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Posts Tagged ‘Air Pollutants’

Air Emissions from Industrial Diesel Engines now Regulated by EPA

Wednesday, February 24th, 2010

Industrial Diesel EngineThe EPA aims to reduce air emissions from certain stationary diesel engines and issued their first standards on February 17, 2010. The rule will help reduce formaldehyde, benzene, acrolein and other toxic air pollutants from diesel powered stationary reciprocating internal combustion engines (RICE), also known as compression ignition (CI) engines. The toxic air pollutants, also referred to as hazardous air pollutants or air toxics, are suspected of causing cancer and other serious health effects as well as environmental damage.

EPA estimates that the rule will reduce annual toxic air emissions by 1,000 tons, particle pollution by 2,800 tons, carbon monoxide emissions by 14,000 tons, and organic compound emissions by 27,000 tons when fully implemented in 2013.

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Total Volatile Organic Compound (TVOC) Measurement for LEED/Green Building Evaluation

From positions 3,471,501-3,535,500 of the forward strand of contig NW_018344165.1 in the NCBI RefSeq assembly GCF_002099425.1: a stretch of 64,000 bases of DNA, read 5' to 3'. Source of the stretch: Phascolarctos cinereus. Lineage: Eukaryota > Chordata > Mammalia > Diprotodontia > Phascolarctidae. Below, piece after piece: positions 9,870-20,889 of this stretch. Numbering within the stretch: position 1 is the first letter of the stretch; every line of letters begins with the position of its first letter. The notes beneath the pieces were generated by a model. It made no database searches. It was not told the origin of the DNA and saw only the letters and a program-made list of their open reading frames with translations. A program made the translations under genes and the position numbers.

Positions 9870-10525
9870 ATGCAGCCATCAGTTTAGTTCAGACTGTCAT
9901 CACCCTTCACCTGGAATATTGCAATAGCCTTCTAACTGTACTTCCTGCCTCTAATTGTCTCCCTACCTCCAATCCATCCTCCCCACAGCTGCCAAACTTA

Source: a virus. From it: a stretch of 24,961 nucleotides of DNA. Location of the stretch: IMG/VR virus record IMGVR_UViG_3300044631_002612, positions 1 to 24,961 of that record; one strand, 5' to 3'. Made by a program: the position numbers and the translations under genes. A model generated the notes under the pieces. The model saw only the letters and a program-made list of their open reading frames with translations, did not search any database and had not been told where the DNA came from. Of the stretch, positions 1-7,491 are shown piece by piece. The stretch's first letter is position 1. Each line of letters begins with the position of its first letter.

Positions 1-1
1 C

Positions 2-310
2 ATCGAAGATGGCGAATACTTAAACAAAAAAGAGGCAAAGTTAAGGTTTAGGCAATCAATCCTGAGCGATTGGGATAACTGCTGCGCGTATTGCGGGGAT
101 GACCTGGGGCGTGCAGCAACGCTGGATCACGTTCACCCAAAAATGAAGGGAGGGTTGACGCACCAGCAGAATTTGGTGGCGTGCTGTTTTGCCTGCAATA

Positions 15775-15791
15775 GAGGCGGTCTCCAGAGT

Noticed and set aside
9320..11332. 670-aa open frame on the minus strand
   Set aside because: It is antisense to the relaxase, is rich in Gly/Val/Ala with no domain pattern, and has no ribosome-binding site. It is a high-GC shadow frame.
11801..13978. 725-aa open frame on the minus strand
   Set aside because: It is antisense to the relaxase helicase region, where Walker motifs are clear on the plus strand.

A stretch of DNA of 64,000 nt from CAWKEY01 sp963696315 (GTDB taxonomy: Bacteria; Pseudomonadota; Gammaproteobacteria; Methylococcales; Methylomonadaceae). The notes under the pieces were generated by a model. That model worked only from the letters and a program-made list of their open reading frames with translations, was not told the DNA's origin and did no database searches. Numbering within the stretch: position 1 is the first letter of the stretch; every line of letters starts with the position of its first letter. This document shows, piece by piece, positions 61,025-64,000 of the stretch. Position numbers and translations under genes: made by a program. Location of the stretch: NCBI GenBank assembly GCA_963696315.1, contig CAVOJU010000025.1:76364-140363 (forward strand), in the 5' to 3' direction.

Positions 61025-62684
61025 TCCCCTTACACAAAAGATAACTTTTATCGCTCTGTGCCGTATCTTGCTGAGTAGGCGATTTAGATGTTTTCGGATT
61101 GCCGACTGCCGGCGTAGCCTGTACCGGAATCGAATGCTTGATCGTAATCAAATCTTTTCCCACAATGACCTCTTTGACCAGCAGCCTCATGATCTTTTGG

Wednesday, May 27th, 2009

LEED Testing

Background

Total Volatile Organic Compounds (TVOC) may be evaluated when building designers/managers are pursuing the Leadership in Energy and Environmental Design Green Building Rating System for New Construction (LEED-NC) EQ Credit 3.2. The latest LEED-NC guidance document specifies that the maximum allowed concentration of TVOC measured in a building (post construction, pre-occupancy) is 500 µg/m3; the guidance also mentions using the sampling/analytical methods in the US EPA Compendium of Methods for the Determination of Air Pollutants in Indoor Air. However, none of these sampling and analytical methods address TVOC in particular, and thus the existing methods must be modified. In addition, TVOC is not defined (in terms of boiling point range, etc.) in the latest LEED-NC guidance and therefore is left open for interpretation; historically, many definitions of “TVOC” exist in literature.

For TVOC measurement, the analytical technique used must always reference one compound for calibration purposes. All compounds detected are then assumed to have the same response factor as the calibration compound. For instance, handheld instruments are most often calibrated using isobutylene or methane, and laboratory-based methods may reference TVOC as hexane (C6), toluene, or some other chemical species.

In practice, indoor air quality practitioners may use several different techniques for evaluating TVOC in buildings. Each sampling & analytical method has its own benefits and drawbacks, cost implications, and applicability.

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